• 0 Attachment
                    I read this community too: http://community.livejournal.com/reconstructor/

                    :D Varies in period a lot, but sometimes get some nice pretty pictures... ;)

                    Sfandra wrote:
                    > --- Kseniia Smolnianina <kseniia@...> wrote:
                    >
                    >> Here's a link to the LiveJournal, for those of you
                    >> who read Russian:
                    >>
                    >> http://ms-reenactor.livejournal.com/
                    >>
                    >> --Kseniia
                    >>
                    >
                    > Poked around that lj and found this
                    > http://community.livejournal.com/medievalrus
                    > PRETTY PICTURES!
                    >
                    > Now I know I have to learn to read russian!!!
                    >
                    > --Sfandra
                    > (http://sfandra.livejournal.com/)
                    >
                    > ******************
                    > Posadnitsa Sfandra Dmitrieva Chernigova
                    > KOE, Maunche, Apprentice to Maitresse Irene LeNoir
                    > Haus Von Drakenklaue
                    > Kingdom of the East
                    > ******************
                    > Never 'pearl' your butt.



                    [Non-text portions of this message have been removed]
                  • Scott Bradley
                    Nikodem Vladescu, I am a 15th Century Wallachian as well. To start with try searching the neighboring cultures for garb, the Carpathian mountains were quite
                    Message 9 of 11 , Jul 4, 2008
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                      Nikodem Vladescu,

                      I am a 15th Century Wallachian as well. To start with try searching the neighboring cultures for garb, the Carpathian mountains were quite the crossroads for cultures in the 15th Century. Try looking up John Hunyadi too. Here are some websites below that might help, the first one is mine where I have posted some photos of Wallachian garb I have made. Some of the websites are more accurate than others but they are good starting points. If you have any questions let me know.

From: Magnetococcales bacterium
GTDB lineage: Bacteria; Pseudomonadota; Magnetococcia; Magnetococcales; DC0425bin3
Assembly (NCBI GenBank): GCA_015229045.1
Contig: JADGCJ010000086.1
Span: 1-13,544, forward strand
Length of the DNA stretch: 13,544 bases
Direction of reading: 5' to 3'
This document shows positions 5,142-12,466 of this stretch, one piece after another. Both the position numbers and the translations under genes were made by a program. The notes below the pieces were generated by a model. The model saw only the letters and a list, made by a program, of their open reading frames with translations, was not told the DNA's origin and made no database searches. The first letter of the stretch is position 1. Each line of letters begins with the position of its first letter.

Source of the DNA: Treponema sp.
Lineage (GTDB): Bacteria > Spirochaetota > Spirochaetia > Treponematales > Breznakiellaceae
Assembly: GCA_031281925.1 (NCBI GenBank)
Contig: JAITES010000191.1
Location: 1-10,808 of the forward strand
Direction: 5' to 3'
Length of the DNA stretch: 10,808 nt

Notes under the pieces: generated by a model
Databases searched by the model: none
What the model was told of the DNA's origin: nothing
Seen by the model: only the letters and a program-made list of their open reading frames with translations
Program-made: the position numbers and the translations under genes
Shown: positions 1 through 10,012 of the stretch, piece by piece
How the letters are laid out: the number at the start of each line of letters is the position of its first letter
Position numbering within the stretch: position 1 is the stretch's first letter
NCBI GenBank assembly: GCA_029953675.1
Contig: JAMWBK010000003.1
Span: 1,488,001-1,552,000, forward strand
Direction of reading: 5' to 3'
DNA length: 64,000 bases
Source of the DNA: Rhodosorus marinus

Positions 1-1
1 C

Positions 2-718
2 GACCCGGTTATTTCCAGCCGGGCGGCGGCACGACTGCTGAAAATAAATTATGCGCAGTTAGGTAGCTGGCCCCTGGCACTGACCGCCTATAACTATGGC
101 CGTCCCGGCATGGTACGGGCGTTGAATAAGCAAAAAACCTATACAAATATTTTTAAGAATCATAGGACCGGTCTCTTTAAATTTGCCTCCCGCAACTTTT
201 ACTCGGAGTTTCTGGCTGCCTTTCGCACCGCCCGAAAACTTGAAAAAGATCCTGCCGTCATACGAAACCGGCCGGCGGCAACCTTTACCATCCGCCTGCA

http://pyrokinetika.com/Boris/Arts <http://pyrokinetika.com/Boris/Arts&Science.htm> &Science.htm



                      Fine Arts <http://hungart.euroweb.hu/index_en.html> in Hungary Home Page



                      Gate <http://www.geocities.com/belovedtransylvania/Gate.html>



                      Grozer <http://www.grozerarchery.com/index_m.htm> Traditional Recurve Bows Hungary



                      http--www.angelfire.com-empire-egfroth-Project1453.html <http://www.angelfire.com/empire/egfroth/Project1453.html>



                      jstor <http://links.jstor.org/sici?sici=0039-3630(196608)11%3A3%3C116%3AROA1RC%3E2.0.CO%3B2-3> Studies in Conservation Vol. 11, No. 3 (Aug., 1966), pp. 116-122



                      Kassai <http://www.horsebackarchery.com/> lovasíjászat



                      magyar <http://www.kolumbus.fi/rauno.huikari/magyar_viseletek.htm> viseletel törtenete



                      Medieval <http://myweb.tiscali.co.uk/matthaywood/main/Medieval_Hungary.htm> Hungary



                      PATZINAKIA - <http://www.patzinakia.ro/index2.html> Grupul Român pentru o Istorie Alternativa



                      romanian <http://www.historyarts.ro/index_en.htm> history_art



                      Russian <http://www.strangelove.net/~kieser/Russia/clothingart.html> Clothing in Period Art





                      In Service,

                      Sgt. Boris Movila





                      From: sig@yahoogroups.com [mailto:sig@yahoogroups.com] On Behalf Of spmaiorca@...
                      Sent: Wednesday, July 02, 2008 5:25 PM
                      To: sig@yahoogroups.com
                      Subject: [sig] introduction



                      hey,
                      I'm not doing a slavic improession- My persona is Romanian so I am realy Latin, any how I'm doing a Wallachian persona from the 14th to 15th century. I was wondering if any one has any information about titles and possibly some garb ideas. I'm looking at an embordered tunics
                      and armor. I know this page might not have truly period clothing- as they are folk out fits http://www.geocities.com/upyr1/garb/other/index.html
                      but I like the emprodery and belts and if you have tips on how to make it better I'd be glad to hear it. I just don't want to hear "no" to my garb with out an alternitive that fits my persona. I know that this would be period
                      http://www.geocities.com/upyr1/garb/court/index.html but I don't think it would fit my persona -as Vlad was the rulling viovode/domnul and my persona is a merchant.
                      Also i was wondering if you think
                      http://www.eliznik.co.uk/ has any relvant informaiton in terms of music dance or the like.
                      -Patrick AKA Nikodem Vladescu